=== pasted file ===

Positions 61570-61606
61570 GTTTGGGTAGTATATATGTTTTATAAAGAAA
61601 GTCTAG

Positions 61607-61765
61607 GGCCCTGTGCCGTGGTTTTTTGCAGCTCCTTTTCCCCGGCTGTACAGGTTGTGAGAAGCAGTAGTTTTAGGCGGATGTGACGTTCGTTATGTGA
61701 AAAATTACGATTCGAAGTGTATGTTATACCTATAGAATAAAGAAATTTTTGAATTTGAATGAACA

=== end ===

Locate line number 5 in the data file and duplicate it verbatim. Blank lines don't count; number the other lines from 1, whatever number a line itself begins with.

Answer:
61607 GGCCCTGTGCCGTGGTTTTTTGCAGCTCCTTTTCCCCGGCTGTACAGGTTGTGAGAAGCAGTAGTTTTAGGCGGATGTGACGTTCGTTATGTGA